About Bob Woodward
Bob Woodward arrived at The Washington Post in 1971. He teamed with Carl Bernstein to investigate the 1972 burglary at the Watergate office building. The Post was awarded the Pulitzer Prize in 1973 for the reporting of the Watergate scandal. Woodward co-authored, with Bernstein, two best-selling books about Nixon and Watergate -- All the President's Men (1974) and The Final Days (1976).
Since then he has written a number of other books, including: The Brethren (1979), about the Supreme Court, with Scott Armstrong; Wired (1984), about the comedian John Belushi; Veil (1987), about the CIA; The Commanders (1991), about the Panama and Persian Gulf wars; Bush at War (2002), on the president's 'war on terror'; and Plan of Attack (2004), on the preparations for the war in Iraq.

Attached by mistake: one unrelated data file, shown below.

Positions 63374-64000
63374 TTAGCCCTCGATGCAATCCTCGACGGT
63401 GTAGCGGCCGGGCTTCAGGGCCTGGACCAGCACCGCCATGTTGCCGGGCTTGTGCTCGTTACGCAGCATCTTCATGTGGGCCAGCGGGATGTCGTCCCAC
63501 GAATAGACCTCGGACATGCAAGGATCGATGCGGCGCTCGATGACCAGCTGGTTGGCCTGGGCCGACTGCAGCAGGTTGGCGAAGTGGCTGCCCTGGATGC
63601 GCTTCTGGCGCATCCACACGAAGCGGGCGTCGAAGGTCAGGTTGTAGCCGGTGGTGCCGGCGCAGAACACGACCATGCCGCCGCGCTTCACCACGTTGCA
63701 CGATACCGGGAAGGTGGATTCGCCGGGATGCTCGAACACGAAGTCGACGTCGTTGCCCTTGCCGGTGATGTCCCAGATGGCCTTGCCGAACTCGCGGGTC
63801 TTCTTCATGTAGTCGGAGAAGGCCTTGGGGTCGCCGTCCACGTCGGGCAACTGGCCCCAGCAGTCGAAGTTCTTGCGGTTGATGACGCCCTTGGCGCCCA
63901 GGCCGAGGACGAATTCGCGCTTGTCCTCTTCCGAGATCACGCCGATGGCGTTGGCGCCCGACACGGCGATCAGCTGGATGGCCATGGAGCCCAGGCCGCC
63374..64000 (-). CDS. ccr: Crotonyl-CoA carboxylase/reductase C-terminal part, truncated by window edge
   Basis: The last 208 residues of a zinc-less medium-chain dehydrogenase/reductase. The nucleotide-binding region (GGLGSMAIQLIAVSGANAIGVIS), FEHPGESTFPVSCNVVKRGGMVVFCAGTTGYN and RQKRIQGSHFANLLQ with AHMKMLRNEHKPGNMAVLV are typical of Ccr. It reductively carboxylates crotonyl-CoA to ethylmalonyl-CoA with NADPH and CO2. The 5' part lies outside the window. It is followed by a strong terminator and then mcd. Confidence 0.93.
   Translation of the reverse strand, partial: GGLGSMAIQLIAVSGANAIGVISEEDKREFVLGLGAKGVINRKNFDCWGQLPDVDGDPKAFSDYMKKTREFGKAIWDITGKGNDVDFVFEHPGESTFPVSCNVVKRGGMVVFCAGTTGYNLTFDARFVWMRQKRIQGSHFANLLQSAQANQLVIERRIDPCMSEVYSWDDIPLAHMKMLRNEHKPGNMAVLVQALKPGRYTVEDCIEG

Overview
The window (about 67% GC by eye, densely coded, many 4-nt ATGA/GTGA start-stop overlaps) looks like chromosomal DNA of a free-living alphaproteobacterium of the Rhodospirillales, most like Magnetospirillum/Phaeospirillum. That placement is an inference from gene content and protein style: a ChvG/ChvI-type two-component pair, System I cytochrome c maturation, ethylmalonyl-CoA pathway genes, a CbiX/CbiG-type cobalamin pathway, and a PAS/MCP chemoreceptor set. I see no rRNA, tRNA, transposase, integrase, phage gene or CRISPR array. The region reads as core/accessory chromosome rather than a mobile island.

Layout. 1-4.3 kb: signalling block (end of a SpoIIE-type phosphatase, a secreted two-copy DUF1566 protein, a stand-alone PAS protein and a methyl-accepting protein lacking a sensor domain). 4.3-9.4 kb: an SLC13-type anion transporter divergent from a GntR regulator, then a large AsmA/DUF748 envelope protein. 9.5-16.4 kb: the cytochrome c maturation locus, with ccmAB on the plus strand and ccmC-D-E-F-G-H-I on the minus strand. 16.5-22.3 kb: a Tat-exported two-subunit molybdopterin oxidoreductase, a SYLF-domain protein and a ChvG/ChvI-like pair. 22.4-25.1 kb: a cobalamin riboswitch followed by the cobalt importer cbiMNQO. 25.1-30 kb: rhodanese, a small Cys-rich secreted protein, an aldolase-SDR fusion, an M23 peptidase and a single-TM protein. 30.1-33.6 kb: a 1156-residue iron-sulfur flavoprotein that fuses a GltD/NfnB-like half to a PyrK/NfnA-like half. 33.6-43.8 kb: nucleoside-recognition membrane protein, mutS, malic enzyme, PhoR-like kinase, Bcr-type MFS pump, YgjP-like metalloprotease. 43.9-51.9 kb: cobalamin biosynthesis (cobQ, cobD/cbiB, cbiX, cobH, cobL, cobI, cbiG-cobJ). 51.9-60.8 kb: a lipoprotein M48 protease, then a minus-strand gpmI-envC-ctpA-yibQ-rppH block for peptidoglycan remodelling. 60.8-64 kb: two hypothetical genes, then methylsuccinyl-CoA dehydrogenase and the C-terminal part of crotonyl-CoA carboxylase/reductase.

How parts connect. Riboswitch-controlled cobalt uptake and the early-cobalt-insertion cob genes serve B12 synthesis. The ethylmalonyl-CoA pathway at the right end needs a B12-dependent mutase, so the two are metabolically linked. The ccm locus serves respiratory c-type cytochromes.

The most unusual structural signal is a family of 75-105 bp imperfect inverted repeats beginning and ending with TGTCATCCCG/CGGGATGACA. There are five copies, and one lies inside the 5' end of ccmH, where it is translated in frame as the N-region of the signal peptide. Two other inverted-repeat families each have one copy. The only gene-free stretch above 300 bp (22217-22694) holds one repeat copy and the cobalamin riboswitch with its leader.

Woodward was promoted to assistant managing editor for the Metro section in 1979. He became assistant managing editor for Investigative News in 1982.
Bob Woodward was born in 1943, and grew up in Wheaton, Illinois. He graduated from Yale University in 1965, and served as a communications officer in the U.S. Navy from 1965 to 1970.
A collection of his Washington Post reporting is below:
Contact Bob Woodward
The Washington Post
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Washington, DC 20071
'The War Within'
Bob Woodward's latest book, "The War Within: A Secret White House History, 2006-2008," offers an insider's account of how President Bush reacted to skyrocketing violence in Iraq with a shift in strategy at odds with key military leaders.